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devel / comp.lang.prolog / Re: on "infinitely recursive" and "recursive"

SubjectAuthor
* on "infinitely recursive" and "recursive"polcott
`- on "infinitely recursive" and "recursive"Richard Damon

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Re: on "infinitely recursive" and "recursive"

<t4mb45$rk6$1@dont-email.me>

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From: polco...@gmail.com (polcott)
Newsgroups: comp.theory,comp.ai.philosophy,comp.lang.prolog
Subject: Re: on "infinitely recursive" and "recursive"
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 by: polcott - Sun, 1 May 2022 16:05 UTC

On 5/1/2022 9:39 AM, Ben wrote:
> Mr Flibble <flibble@reddwarf.jmc> writes:
>
>> Recursive definitions are fine, infinitely recursive definitions (such
>> as The Halting Problem) are INVALID.
>
> (1) The halting problem is not an infinitely recursive definition.
>
> (2) Infinitely recursive definitions are often fine. For example, the
> list of Fibonacci numbers:
>

This type is never fine: // Adapted from Clocksin & Mellish
foo(foo(foo(foo(foo(foo(foo(foo(foo(foo(foo(foo(...))))))))))))

Because Gödel says
14 Every epistemological antinomy can likewise be used for a similar
undecidability proof

G ↔ ¬Provable(F, G) is an epistemological antinomy therefore it is
necessarily sufficiently equivalent to his G.

Likewise with this one: LP ↔ ¬True(LP)
It can be evaluated as semantically incorrect without the need to define
True(). No matter how True() is defined LP ↔ ¬True(LP) is semantically
incorrect because it specifies this:

LP ↔ ¬True(¬True(¬True(¬True(¬True(¬True(¬True(¬True(LP))))))))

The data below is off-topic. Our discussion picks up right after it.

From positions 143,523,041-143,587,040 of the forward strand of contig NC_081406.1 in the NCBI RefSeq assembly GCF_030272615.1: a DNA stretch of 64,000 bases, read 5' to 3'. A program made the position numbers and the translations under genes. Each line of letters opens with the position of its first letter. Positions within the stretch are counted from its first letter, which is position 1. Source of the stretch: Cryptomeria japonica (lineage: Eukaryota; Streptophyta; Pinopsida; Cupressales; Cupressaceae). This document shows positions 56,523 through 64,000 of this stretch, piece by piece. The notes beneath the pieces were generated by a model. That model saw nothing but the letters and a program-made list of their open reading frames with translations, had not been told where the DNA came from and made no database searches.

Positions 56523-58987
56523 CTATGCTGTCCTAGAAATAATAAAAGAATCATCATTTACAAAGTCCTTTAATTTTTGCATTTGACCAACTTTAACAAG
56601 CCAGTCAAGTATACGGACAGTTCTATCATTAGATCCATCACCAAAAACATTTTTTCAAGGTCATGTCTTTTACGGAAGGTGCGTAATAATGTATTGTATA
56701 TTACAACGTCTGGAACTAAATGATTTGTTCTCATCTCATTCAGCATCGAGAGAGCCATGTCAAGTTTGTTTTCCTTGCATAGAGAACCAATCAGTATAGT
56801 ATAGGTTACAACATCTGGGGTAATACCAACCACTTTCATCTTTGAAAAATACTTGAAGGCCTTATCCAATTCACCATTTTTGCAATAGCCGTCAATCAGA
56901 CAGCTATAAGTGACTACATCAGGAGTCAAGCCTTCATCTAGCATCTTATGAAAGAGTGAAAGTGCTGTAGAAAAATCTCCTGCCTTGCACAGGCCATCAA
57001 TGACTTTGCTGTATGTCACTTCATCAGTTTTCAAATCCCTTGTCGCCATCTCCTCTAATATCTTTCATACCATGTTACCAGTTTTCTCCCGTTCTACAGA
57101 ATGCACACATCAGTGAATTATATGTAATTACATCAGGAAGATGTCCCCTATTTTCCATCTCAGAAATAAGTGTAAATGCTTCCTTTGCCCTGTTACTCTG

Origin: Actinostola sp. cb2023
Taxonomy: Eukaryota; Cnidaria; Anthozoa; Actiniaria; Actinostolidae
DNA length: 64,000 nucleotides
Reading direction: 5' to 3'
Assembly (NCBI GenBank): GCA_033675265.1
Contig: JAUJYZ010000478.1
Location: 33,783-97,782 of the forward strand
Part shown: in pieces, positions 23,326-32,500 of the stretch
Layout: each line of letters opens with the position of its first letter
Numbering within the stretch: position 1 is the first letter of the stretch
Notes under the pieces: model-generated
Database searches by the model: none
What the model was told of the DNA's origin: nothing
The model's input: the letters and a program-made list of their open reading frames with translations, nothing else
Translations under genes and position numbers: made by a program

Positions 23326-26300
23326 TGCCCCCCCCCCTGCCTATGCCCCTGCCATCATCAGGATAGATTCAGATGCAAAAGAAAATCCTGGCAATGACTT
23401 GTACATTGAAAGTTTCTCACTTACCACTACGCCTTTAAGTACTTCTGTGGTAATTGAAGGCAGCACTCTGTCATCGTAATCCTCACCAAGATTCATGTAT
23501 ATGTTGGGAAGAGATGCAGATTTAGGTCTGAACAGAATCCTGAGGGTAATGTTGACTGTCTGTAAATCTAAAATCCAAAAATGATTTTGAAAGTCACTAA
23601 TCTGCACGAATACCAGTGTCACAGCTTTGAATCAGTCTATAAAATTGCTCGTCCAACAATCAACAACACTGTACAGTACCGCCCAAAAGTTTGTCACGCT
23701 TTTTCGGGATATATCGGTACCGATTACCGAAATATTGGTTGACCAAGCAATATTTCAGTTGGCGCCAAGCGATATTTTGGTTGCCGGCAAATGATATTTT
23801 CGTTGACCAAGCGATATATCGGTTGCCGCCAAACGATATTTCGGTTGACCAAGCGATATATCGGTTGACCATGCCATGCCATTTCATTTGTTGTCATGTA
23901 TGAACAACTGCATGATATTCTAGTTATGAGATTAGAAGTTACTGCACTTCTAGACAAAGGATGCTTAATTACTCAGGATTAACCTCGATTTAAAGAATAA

and Prolog can detect and reject this with unify_with_occurs_check.

> fibs = 1 : 1 : zipWith (+) fibs (tail fibs)
>
> or the list of factorials:
>
> facts = prod 1 1 where prod p n = p : prod (p*n) (n+1)
>

--
Copyright 2022 Pete Olcott "Talent hits a target no one else can hit;
Genius hits a target no one else can see." Arthur Schopenhauer

Re: on "infinitely recursive" and "recursive"

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From: Rich...@Damon-Family.org (Richard Damon)
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 by: Richard Damon - Sun, 1 May 2022 17:14 UTC

On 5/1/22 12:05 PM, polcott wrote:
> On 5/1/2022 9:39 AM, Ben wrote:
>> Mr Flibble <flibble@reddwarf.jmc> writes:
>>
>>> Recursive definitions are fine, infinitely recursive definitions (such
>>> as The Halting Problem) are INVALID.
>>
>> (1) The halting problem is not an infinitely recursive definition.
>>
>> (2) Infinitely recursive definitions are often fine.  For example, the
>> list of Fibonacci numbers:
>>
>
> This type is never fine: // Adapted from Clocksin & Mellish
> foo(foo(foo(foo(foo(foo(foo(foo(foo(foo(foo(foo(...))))))))))))

Depends on the definition of foo.

If foo is the function "fact" I have presented, then the unwinding
becomes exactly that to a too dumb naive expansion.

Thus "never" is incorrect.

>
> Because Gödel says
> 14 Every epistemological antinomy can likewise be used for a similar
> undecidability proof
>
> G ↔ ¬Provable(F, G) is an epistemological antinomy therefore it is
> necessarily sufficiently equivalent to his G.
>
> Likewise with this one: LP ↔ ¬True(LP)
> It can be evaluated as semantically incorrect without the need to define
> True(). No matter how True() is defined LP ↔ ¬True(LP) is semantically
> incorrect because it specifies this:
>
> LP ↔ ¬True(¬True(¬True(¬True(¬True(¬True(¬True(¬True(LP))))))))
> and Prolog can detect and reject this with unify_with_occurs_check.

Because Prolog is too limited to be able to fully handle this sort of
recursion. Prolog apparently can't handle the recursive definition of
fact(n), which just proves that its rejection of something as
"infinitely recursive" is NOT "Proof" that it is invalid.

>
>
>>    fibs = 1 : 1 : zipWith (+) fibs (tail fibs)
>>
>> or the list of factorials:
>>
>>     facts = prod 1 1 where prod p n = p : prod (p*n) (n+1)
>>
>
>


devel / comp.lang.prolog / Re: on "infinitely recursive" and "recursive"

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